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 Post subject: Pressure
PostPosted: Mon Sep 20, 2010 6:27 am 
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Joined: Sun May 23, 2010 7:14 am
Posts: 24
"Between stimulus and response, there is a space. In that space is our power to choose our response. In our response lies our growth and our freedom."
-Victor Frankl

So I've been thinking about the whole 'pressure' concept in regards to horse training (it applies to dog training as well); this is a theory that I know works, but I wonder if there is a better way? In the training world, the general concensus is that horses work off of pressure and that by finding the release of that pressure, they learn to do what we want. And it works. It works because they are smart and hey, no one wants to be under pressure, which causes resistance, which is stress, right?

My question is this: Is my applying pressure the best way to train? Getting the horse to look for the pressure to stop is a tried and true method, that's for sure. Many clinicians have made a ton of money teaching the novice how to 'communicate' with their horse this way. But when I watch my own mares with their foals and my own herd interraction, I can't help but wonder at what might be an easier methodology. And so began my experimentation with using even more positive reinforcement and less pressure.

I have a mare here that would rather kill you than move away from pressure. If I increase pressure--say, ask her to move away from me or walk in a small circle around me, she not only tries to kick my head off, she also attempts to stomp on me, rear at me, bite me and...well, you get the picture. She's pretty serious. But so am I. She must learn to give to any pressure I put on her.

The first day I worked with her was nothing short of a rodeo. She went into Drama-Queen-Killer mode and I went into "You can't do that" mode. We fought for about 30 minutes and I gained very little upper hand, but at least I convinced her that moving her shoulders and then her hip away from me when I asked was really not a big deal. I used pressure and release, negative reinforcement and positive reinforcement in combination. It sort of worked. But getting her to walk on the lunge line in a nice way? Yeah, that's another tornado-with-spurs situation altogether. Still, at the end of that first day, we ended on a decently good note and I put her away and fed her, then pondered the situation for the evening.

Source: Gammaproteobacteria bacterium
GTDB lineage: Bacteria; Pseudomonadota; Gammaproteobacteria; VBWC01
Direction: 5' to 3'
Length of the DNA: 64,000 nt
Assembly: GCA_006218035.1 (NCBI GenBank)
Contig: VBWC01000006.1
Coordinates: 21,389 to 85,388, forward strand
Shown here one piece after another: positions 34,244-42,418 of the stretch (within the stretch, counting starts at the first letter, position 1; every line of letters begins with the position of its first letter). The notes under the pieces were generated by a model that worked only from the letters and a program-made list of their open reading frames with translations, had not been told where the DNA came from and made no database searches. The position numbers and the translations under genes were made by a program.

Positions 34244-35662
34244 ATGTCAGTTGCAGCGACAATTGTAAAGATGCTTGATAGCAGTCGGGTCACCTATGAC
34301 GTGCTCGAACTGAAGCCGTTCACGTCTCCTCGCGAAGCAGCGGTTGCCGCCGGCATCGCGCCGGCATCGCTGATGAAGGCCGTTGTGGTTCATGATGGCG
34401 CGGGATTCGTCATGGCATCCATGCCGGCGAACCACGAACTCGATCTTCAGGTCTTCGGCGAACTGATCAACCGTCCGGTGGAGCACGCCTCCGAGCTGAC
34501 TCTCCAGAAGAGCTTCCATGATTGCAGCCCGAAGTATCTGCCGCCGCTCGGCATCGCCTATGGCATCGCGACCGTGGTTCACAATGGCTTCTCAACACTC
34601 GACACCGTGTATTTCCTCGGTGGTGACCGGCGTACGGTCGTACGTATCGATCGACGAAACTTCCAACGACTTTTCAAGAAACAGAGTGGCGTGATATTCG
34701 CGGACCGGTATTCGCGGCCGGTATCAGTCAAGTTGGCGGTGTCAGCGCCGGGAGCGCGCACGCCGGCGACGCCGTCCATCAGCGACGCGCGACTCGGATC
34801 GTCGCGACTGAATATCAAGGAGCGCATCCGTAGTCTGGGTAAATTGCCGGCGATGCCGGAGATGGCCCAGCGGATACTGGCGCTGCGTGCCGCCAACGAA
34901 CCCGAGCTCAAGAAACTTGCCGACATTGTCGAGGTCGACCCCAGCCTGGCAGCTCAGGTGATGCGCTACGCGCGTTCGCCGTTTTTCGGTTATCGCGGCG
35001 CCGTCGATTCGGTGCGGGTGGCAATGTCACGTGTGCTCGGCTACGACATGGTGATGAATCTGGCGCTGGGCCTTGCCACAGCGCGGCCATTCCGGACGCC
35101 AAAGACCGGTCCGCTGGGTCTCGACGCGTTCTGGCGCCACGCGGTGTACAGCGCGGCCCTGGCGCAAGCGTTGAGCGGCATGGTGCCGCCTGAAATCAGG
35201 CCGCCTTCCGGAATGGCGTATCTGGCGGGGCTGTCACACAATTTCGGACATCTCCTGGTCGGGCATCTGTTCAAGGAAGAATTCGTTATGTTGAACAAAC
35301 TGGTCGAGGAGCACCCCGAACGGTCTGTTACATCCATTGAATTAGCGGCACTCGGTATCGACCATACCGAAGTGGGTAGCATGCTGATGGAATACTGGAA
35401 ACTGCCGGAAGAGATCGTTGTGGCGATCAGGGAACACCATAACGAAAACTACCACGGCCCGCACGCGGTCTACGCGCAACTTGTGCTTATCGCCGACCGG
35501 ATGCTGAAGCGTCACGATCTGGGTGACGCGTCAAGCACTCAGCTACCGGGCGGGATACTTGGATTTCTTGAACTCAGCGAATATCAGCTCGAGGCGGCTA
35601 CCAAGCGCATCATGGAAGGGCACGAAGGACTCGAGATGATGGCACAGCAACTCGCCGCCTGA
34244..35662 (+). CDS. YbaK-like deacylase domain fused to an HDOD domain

Next morning, I went out and began Clicker Training her--using positive reinforcement almost exclusively (I did have to tug on the leadrope when she tried to run over me as I took her through the yard). But while I began teaching her about the click and the treat, she started feeling happier to me. Well, who wouldn't like getting treats for just standing there?

Later though, when I asked her to move away from me and she tried to kill me, I just got out of the way, growled under my breath and started over. Every time her ears came forward, I clicked and treated (C/T) her. Within about fifteen minutes of no fighting, arguing or attempted murder on either of our parts, we were happily playing in the yard moving left, right, forward, back and having fun doing so. She began to get the idea that we were just walking together and our relationship took a turn toward friendship rather than me just telling her what to do and how to do it. I am her leader and that's good with her since she's a little frightened of the world in general and the Clicker Training using positive reinforecement almost exclusively has resulted in my being able to work with her feet, touch her belly (this used to be a bone of contention punishable by my demise, I assure you), lunge at a calm walk, load into the trailer and be saddled. She learned to stand perfectly still at the mounting block in about fifteen minutes.

Is this the best training method ever? I don't know, but I do know that the traditional ideas of the horse learning by our promise to release pressure simply doesn't always work with every animal. What is your take on this? I'd love to hear your thoughts!

*****PRIVATE one hour riding lesson for $50, (normally $75) with mention of, email; must be within 20 miles of Conifer, CO

Tanya Buck was born and raised in Carmel, California, where she grew up on a small ranch. A graduate of UC Davis, she majored in Animal Science with a concentration in Equine Reproduction, and a minor in English.

She is certified through UC Davis as an Equine Breeding Manager, is a certified horse show judge, and a Reiki Master. Currently, Tanya and her husband live in the Rocky Mountains of Colorado with five horses, four dogs, three cats, a couple of parrots and a bunch of fish.

Besides her passion for horses, Tanya is an avid Scuba diver, an active bicyclist, and loves to hike, snowshoe, read and write. She is currently working on two books, one fiction that needs an agent now, and a creative nonfiction about training horses written from the horse's point of view.

Tanya has been helping to bridge the communication gap between horses and humans for over 35 years.

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